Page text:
Alleged user, sellers of man-made pot charged in crash


A Pottstown man who police said was “flying” on K2, or synthetic pot, and two others who supplied it from behind the counter of a local convenience store were charged Monday in connection with a May 21 car crash that killed two people.

In the first charges to be lodged in Montgomery County under the state’s recent ban on synthetic drugs, police announced the filing of two counts of vehicular homicide against Roger Malloy, 27, of the 300 block of N. York Street.

Malloy told police he had just smoked K2 on May 21 when the Lincoln Continental he was driving went out of control on rain-slick pavement, killing Pottstown residents James Crawford, 28, and Rachel Witt, 15, who were in the car.

A third passenger, Kendall Harper, 16, was severely injured in the crash on State Street in the northwestern Montgomery County borough, police said.

Police also announced the arrest of Rafie Ali, 34, of the 400 block of E. High Street, and Mohamed Himed, 25, of the Bronx, N.Y.

Ali, authorities allege, was proprietor of the store where Malloy purchased the K2. Himed was a clerk.

The pair were charged with corrupt organizations, delivering a controlled substance, and possession of drug paraphernalia.

According to court papers, the two peddled the illegal substance for $5 a bag or vial from behind the counter of the Achi store, a convenience shop at 315 E. High Street.

The pair were not charged with vehicular homicide because the anti-synthetic drug legislation passed Aug. 22, 2011, has no provision for that.

“We can’t file homicide charges against them, but make no mistake, they do have blood on their hands,” said District Attorney Risa Vetri Ferman during a briefing in Norristown.

The two men were arraigned late Monday before District Judge Edward C. Kropp Sr., who ordered each held on $1 million bail in the Montgomery County prison. Malloy was awaiting arraignment before Kropp late Monday.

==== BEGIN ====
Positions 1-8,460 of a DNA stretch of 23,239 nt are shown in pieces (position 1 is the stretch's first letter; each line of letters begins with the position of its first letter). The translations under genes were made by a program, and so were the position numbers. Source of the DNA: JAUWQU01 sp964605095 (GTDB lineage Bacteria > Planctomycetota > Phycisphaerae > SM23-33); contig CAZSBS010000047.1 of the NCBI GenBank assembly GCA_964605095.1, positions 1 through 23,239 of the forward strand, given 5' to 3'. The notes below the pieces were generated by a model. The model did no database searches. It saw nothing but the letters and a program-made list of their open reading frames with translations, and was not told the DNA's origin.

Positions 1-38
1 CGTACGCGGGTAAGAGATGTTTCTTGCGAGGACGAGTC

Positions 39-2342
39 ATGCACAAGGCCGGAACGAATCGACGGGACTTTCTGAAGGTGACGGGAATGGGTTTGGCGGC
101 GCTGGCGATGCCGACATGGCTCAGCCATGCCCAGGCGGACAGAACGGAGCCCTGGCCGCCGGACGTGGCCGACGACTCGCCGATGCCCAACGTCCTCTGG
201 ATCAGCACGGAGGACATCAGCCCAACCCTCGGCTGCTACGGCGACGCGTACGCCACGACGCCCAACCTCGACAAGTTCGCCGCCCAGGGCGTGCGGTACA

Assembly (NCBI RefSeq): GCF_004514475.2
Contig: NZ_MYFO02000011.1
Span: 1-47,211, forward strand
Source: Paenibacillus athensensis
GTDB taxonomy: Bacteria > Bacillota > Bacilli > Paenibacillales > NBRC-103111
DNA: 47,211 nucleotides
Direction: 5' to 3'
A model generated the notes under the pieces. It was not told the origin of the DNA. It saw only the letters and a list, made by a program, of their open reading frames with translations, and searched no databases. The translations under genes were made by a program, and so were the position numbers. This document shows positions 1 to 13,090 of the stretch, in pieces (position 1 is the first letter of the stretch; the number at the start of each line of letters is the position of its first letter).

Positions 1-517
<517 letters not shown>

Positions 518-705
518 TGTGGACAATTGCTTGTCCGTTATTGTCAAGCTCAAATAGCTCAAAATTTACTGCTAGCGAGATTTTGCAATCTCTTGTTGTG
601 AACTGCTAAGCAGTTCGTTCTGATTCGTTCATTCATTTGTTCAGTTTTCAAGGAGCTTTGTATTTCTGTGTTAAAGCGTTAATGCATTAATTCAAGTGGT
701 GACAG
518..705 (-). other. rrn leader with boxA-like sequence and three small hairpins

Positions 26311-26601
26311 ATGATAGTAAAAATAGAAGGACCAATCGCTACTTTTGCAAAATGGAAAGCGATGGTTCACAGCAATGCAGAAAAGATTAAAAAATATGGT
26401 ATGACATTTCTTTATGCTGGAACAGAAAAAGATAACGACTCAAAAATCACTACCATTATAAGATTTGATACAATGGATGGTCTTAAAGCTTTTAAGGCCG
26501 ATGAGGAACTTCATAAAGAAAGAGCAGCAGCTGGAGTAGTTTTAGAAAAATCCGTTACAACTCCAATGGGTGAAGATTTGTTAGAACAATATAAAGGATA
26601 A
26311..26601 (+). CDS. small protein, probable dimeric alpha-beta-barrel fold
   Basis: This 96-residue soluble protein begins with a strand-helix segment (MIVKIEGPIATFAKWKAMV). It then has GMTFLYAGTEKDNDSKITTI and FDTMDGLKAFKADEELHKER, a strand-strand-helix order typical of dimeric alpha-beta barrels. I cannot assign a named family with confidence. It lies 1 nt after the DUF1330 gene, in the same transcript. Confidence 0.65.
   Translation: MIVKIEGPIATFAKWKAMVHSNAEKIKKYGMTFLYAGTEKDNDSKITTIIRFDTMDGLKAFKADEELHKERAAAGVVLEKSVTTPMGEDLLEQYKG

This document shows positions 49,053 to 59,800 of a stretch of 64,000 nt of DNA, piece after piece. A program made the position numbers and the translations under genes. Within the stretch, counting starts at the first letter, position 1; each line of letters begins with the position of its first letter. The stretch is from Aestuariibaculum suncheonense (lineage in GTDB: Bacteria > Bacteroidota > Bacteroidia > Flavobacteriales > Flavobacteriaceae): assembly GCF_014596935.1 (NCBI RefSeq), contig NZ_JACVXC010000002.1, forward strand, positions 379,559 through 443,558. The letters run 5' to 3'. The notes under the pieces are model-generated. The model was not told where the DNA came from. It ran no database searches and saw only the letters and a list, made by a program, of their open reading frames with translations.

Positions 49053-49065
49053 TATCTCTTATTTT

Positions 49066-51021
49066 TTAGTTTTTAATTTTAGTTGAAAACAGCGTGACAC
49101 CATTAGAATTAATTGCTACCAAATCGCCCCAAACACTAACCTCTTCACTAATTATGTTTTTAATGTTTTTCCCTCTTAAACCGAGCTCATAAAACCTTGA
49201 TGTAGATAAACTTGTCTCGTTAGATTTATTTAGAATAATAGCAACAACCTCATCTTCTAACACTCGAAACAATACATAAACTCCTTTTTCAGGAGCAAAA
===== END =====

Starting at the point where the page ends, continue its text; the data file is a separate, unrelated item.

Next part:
Ferman portrayed the case as a cautionary tale about what can go wrong when young people use synthetic marijuana.

Also known as “spice,” “K2” and fake weed, it is a manmade chemical compound that can be sprayed on a natural herb. When smoked, it delivers a high similar to THC, the prime ingredient in marijuana.

“K2 might look like something from a candy store, but it can kill,” Ferman said. She said young people use it because they believe it is cheap, relative to marijuana, and because they think “it’s not dangerous.”

“It can get you into as much trouble as other illegal drugs,” she warned.

On June 15, 2011, a 16-year-old Upper Moreland boy who had just smoked K2 jumped off the third story of a parking garage in Abington Township and was severely injured.

Police said the boy was sitting in a car with three friends about 8 p.m. when “he began to act oddly and may have been hallucinating.”

“He suddenly climbed out of the car. . .and ran full speed and leaped off of the deck,” detectives said. No charges were filed in connection with the incident because the synthetic drug ban had yet to become law.

In the Pottstown case, the K2 “caused [Malloy’s] heart to beat faster, blurred his vision, and caused a sense of panic,” according to court papers.

The car skidded 443 feet before coming to rest in an alley. Malloy pulled his friends from the back seat of the car and then vanished, police said. Malloy was apprehended May 22 while trying to escape authorities on a bicycle.

 

Advertisements